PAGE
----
She was known for her culinary abilities, often creating the most incredible meals, pies, and cakes. She supported Dad as demands for his time became extraordinary and as he became the first Permanent Deacon at St. Paul’s Church (Princeton) where he served from 1977 to when he became too ill with Parkinsonism. She kept everything organized while always insisting that the family eat dinner together. As the children became older, she returned to nursing, often working night shifts while continuing to be the best mom, wife, and nurse this Earth has ever seen. She supported the family having a dog and often had to care for the pet, even though she was not fond of animals. Her singing voice was the sweetest voice in church on Sundays. When she did need to discipline, Thérèse just needed to give “the look” and say she was “disappointed.” As we grew older, we all had fun to see how far we could go before she would declare (but we knew it was only talk) that she would “take you over my checkered apron!”

Vermont remained her home away from home, and she cherished the two-week summer vacations seeing her parents, brother, and sisters from around northern Vermont and Paul’s family in St. Johnsbury. As her children began families of their own, she was the source of guidance on how to cook special meals and how to raise children. Notes from Mom saying “I’m proud of you” are still treasured by her children and their partners. She liked nothing more than when we could “sit and hold my hand…” She treasured every second with us.  

She often left notes written in her impeccable handwriting for Dad to find in his suitcase: “Don’t forget you’re very precious to me” and “I’m sure you’ll impress them!” and “I have always been very proud of you” and I love you very much” and “I’ll always be here to take care of you”  and “Don’t forget where you live!” and “Rest!” and “You haven’t left yet, and I already miss you!” and a prayer: “Lord, bring my precious other half home safely.” Dad always wrote back, including “Je t’aime plus que hier et moins que demain.” They called each other every day they were separated and adored each other. They never left home without a kiss. Theirs was a true love story. They held the Immaculate Heart of Mary close to their hearts and often prayed together. We all believed that Mom had a direct connection to God, but she disliked it when we called her “Saint Thérèse”…even though she is no doubt now among the saints and angels in heaven. She is with friends and family she has not seen for a long time and awaits all of us with her moving hugs, soft eyes, and sweet smile. Her loving husband, Rev. Dr. Paul A. Lachance, who died on Jan. 21, 2017, will be joyful to see his love and will probably greet her with a kiss and say, “You’re late.”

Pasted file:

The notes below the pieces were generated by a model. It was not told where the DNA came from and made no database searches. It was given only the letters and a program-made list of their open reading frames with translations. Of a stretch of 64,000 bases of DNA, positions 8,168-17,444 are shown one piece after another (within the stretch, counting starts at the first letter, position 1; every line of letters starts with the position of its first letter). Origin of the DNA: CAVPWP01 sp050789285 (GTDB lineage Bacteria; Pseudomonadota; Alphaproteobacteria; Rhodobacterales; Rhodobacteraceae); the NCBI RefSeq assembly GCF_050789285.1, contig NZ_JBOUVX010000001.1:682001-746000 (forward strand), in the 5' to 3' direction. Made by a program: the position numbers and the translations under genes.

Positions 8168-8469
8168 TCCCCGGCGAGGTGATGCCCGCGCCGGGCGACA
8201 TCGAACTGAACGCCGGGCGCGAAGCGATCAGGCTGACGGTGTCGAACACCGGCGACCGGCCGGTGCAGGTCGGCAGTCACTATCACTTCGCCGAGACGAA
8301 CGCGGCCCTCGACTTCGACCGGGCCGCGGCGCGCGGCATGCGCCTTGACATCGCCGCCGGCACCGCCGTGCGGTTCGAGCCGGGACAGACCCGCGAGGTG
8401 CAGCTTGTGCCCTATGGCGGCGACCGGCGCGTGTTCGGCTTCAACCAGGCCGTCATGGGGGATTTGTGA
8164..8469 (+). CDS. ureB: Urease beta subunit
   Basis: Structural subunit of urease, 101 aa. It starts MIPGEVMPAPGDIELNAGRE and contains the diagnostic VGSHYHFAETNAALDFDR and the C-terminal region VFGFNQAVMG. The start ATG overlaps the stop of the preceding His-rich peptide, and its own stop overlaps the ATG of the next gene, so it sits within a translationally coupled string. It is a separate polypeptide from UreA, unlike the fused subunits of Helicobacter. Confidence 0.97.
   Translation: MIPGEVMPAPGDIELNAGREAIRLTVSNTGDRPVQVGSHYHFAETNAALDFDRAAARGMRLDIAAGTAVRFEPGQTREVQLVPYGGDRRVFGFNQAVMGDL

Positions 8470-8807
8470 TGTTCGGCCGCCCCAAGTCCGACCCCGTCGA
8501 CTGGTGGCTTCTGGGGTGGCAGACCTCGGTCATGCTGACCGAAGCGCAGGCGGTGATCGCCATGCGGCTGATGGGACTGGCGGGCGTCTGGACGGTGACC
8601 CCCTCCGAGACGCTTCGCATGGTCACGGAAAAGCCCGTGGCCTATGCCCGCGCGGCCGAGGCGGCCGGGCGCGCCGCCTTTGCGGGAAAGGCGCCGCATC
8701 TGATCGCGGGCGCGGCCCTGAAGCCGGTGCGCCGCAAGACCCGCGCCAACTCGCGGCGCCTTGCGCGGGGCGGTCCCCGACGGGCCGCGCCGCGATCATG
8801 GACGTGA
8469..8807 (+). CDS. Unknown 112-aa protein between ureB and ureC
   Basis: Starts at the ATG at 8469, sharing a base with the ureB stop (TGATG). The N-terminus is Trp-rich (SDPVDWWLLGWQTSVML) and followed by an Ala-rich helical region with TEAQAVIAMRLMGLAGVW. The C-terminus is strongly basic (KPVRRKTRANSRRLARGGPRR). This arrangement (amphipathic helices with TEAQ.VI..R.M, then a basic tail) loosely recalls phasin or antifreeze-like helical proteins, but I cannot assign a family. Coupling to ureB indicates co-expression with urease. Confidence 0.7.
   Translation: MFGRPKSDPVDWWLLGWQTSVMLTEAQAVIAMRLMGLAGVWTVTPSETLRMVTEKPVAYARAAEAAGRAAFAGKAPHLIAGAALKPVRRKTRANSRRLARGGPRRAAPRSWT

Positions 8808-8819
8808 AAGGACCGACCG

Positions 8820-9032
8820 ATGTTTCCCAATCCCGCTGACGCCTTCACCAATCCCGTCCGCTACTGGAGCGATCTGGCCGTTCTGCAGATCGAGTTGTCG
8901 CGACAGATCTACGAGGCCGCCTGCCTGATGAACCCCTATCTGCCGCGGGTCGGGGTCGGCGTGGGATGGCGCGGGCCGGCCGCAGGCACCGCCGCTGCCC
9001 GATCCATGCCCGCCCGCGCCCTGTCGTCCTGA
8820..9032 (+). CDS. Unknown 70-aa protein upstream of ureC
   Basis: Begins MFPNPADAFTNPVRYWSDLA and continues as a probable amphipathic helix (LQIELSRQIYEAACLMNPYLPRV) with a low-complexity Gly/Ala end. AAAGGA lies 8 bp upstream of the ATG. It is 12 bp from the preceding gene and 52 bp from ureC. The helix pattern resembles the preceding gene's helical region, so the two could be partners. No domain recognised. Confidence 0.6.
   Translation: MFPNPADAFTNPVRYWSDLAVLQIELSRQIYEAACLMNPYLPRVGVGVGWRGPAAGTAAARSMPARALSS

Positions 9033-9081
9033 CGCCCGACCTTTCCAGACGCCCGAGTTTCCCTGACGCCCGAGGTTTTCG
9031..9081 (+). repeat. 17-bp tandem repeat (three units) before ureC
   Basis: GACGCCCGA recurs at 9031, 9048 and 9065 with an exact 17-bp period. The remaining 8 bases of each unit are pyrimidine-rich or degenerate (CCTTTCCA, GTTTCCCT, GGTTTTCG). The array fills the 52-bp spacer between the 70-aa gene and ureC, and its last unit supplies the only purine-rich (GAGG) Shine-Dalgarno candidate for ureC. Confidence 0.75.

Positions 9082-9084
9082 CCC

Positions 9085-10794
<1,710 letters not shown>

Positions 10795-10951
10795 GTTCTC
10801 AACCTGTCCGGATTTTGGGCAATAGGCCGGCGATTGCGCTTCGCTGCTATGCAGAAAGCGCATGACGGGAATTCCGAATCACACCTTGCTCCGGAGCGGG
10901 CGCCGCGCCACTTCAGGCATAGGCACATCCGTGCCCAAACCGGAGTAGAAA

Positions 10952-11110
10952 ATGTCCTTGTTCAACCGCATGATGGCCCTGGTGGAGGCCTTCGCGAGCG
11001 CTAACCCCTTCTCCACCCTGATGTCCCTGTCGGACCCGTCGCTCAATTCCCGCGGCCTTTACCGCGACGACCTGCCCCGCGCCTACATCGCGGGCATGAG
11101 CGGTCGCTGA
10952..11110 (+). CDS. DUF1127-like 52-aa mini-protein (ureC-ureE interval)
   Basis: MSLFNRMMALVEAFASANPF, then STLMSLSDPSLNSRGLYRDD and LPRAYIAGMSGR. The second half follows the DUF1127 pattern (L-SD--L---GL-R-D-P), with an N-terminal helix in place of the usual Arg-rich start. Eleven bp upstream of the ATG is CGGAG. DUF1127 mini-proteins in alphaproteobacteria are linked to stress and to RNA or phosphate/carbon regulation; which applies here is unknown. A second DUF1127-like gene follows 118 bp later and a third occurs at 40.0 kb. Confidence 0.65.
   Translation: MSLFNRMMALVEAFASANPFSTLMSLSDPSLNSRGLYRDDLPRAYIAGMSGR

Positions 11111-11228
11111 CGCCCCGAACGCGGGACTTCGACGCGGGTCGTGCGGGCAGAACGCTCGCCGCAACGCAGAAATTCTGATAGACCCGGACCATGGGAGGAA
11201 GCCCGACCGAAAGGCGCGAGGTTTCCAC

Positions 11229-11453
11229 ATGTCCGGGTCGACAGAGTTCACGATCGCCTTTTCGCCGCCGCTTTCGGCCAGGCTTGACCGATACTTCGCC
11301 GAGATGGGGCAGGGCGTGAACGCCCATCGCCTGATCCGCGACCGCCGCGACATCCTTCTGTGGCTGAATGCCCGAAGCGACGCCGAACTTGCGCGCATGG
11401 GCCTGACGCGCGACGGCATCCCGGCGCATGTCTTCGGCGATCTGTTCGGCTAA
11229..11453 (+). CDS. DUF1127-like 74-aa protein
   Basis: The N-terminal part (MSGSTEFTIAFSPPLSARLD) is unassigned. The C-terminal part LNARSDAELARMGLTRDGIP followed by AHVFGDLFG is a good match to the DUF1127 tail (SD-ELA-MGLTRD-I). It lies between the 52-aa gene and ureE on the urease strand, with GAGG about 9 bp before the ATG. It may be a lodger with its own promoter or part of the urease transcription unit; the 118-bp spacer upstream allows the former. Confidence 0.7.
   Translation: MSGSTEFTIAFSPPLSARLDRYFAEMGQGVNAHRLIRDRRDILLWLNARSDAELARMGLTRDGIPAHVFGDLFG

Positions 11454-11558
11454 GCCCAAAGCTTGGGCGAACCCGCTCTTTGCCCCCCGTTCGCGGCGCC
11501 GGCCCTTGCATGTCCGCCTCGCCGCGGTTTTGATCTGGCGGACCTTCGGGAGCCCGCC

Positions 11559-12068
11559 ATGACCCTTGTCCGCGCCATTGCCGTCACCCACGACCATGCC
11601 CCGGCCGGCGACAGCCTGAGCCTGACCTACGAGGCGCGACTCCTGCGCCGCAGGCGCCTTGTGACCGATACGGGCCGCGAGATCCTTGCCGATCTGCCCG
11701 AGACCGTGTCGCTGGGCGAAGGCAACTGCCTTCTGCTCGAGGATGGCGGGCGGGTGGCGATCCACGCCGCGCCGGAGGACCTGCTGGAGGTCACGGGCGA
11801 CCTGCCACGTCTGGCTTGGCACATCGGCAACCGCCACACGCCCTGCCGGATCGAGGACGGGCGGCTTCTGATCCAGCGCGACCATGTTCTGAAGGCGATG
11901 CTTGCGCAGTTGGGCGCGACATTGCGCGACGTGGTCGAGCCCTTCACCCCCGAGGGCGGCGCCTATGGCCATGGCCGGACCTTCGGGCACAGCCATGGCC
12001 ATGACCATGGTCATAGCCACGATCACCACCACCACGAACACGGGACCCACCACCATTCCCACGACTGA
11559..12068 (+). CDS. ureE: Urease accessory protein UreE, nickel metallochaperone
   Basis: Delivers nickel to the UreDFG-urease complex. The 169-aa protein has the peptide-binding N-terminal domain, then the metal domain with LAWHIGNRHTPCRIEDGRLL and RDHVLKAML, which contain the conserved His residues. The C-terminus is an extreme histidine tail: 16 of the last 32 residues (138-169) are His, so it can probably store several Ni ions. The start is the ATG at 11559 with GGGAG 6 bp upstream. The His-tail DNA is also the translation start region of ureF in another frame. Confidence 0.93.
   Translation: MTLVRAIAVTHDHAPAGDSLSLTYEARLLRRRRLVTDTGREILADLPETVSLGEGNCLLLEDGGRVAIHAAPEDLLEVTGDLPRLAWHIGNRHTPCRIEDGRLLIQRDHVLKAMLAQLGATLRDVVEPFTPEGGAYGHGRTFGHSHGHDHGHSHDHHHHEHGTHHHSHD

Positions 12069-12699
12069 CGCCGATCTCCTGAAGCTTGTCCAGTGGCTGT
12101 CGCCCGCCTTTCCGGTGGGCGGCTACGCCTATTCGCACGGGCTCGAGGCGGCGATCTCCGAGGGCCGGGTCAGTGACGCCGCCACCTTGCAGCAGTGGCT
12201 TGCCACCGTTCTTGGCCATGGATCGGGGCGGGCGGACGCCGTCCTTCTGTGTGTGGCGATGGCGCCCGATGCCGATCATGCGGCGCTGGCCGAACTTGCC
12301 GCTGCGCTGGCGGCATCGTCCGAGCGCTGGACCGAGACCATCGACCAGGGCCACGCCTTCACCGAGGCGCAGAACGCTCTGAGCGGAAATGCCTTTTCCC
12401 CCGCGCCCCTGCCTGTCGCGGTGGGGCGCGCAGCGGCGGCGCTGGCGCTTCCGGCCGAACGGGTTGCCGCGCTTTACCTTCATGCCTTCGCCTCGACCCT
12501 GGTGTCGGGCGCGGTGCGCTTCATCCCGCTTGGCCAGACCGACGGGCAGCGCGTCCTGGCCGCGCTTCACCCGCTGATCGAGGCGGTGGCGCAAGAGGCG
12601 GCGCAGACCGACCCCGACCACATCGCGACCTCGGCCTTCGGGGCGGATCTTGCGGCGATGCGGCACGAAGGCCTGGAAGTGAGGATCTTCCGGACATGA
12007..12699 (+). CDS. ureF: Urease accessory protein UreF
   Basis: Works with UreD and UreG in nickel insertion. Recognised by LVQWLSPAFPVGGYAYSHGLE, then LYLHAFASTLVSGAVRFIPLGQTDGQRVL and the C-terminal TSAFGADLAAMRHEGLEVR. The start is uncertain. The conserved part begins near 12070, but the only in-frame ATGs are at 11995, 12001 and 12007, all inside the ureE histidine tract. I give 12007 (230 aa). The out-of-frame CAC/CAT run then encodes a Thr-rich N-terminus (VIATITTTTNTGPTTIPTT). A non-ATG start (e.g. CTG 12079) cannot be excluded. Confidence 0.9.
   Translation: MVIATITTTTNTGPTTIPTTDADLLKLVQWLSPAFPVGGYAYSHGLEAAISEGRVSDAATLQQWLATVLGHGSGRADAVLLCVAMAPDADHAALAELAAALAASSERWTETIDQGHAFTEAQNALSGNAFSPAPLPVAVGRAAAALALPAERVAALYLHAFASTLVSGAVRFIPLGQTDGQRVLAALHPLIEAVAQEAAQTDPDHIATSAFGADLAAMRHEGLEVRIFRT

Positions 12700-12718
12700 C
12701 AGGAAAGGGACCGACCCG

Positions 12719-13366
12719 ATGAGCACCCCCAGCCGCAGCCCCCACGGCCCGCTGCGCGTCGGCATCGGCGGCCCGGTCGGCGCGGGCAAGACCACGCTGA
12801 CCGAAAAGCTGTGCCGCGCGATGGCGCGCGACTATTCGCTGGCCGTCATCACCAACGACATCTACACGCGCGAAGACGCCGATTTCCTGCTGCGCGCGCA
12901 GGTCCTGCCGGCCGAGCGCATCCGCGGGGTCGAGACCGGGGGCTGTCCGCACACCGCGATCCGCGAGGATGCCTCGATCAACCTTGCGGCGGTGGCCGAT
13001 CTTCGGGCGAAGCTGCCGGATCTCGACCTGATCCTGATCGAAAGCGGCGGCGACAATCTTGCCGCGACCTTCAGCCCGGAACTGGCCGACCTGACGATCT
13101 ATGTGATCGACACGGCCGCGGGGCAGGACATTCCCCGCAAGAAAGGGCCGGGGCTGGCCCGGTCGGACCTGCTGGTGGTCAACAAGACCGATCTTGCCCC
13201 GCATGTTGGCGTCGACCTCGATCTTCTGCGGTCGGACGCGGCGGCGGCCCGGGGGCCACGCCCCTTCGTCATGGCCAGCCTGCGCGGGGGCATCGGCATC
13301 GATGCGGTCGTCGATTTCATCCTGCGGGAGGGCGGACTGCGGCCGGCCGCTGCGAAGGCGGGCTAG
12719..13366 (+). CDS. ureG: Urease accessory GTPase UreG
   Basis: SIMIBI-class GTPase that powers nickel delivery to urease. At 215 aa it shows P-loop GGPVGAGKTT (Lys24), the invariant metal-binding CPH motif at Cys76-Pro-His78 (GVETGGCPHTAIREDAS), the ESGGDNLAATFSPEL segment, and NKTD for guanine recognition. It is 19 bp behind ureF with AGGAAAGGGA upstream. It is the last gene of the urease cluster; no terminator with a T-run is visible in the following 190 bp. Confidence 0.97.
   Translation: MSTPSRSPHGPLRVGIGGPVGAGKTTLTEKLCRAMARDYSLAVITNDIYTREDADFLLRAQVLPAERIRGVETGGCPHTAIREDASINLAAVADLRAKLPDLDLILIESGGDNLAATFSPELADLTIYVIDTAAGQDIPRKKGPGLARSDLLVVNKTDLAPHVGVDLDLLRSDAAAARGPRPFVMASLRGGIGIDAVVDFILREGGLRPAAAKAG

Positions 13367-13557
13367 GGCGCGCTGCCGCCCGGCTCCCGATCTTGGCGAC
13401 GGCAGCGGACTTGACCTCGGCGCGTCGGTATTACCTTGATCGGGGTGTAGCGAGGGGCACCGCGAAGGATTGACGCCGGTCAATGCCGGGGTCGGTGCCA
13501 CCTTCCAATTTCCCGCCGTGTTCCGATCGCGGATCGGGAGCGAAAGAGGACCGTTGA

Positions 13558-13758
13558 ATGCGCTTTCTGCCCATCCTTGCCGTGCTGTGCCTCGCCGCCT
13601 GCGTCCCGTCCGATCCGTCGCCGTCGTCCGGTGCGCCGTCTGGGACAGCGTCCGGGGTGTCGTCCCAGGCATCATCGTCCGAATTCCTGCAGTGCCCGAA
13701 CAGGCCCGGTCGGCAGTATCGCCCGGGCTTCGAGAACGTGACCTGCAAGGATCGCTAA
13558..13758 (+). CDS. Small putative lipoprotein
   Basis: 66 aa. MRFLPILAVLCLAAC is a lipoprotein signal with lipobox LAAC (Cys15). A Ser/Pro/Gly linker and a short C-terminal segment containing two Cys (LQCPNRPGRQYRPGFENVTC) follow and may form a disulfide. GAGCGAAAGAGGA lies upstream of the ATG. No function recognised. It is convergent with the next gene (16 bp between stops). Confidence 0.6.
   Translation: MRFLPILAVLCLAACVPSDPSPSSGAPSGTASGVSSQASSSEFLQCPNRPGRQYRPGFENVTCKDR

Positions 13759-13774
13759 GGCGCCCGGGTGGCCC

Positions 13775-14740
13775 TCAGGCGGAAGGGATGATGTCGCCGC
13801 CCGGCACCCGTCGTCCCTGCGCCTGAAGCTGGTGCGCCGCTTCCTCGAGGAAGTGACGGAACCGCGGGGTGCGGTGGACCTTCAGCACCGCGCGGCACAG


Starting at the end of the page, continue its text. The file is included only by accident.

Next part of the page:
In lieu of flowers, take the time to pray with someone, hold a hand, feed the birds, donate food to the poor, and enjoy a piece of German Chocolate Cake, strawberry tarts, blueberry or pecan pie, or an order of beef stroganoff…though none of it will be as good as Mom’s. Care about your work with a high level of detail and integrity while honoring the Father, the Son, and the Holy Spirit. Treasure the children and never forget how lucky we are to be in a family. Rest, Mom…Merci beaucoup.

Friends may meet the family from 7-9 p.m. on Friday at Dec. 6th at the Mather-Hodge Funeral Home 40 Vandeventer Avenue, Princeton. Deacon Jim Knipper will lead a prayer service. Funeral Mass will begin at 10:00 a.m. (9:30 a.m. viewing) in St. Paul's Church (Princeton) at 216 Nassau Street on Saturday, Dec. 7th. The celebrant will be Pastor Emeritus, Monsignor Walter E. Nolan with Deacon Frank Crivello. Thérèse Lachance will be entombed in a mausoleum with her husband at Holy Cross Burial Park in East Brunswick, N.J. after mass is completed.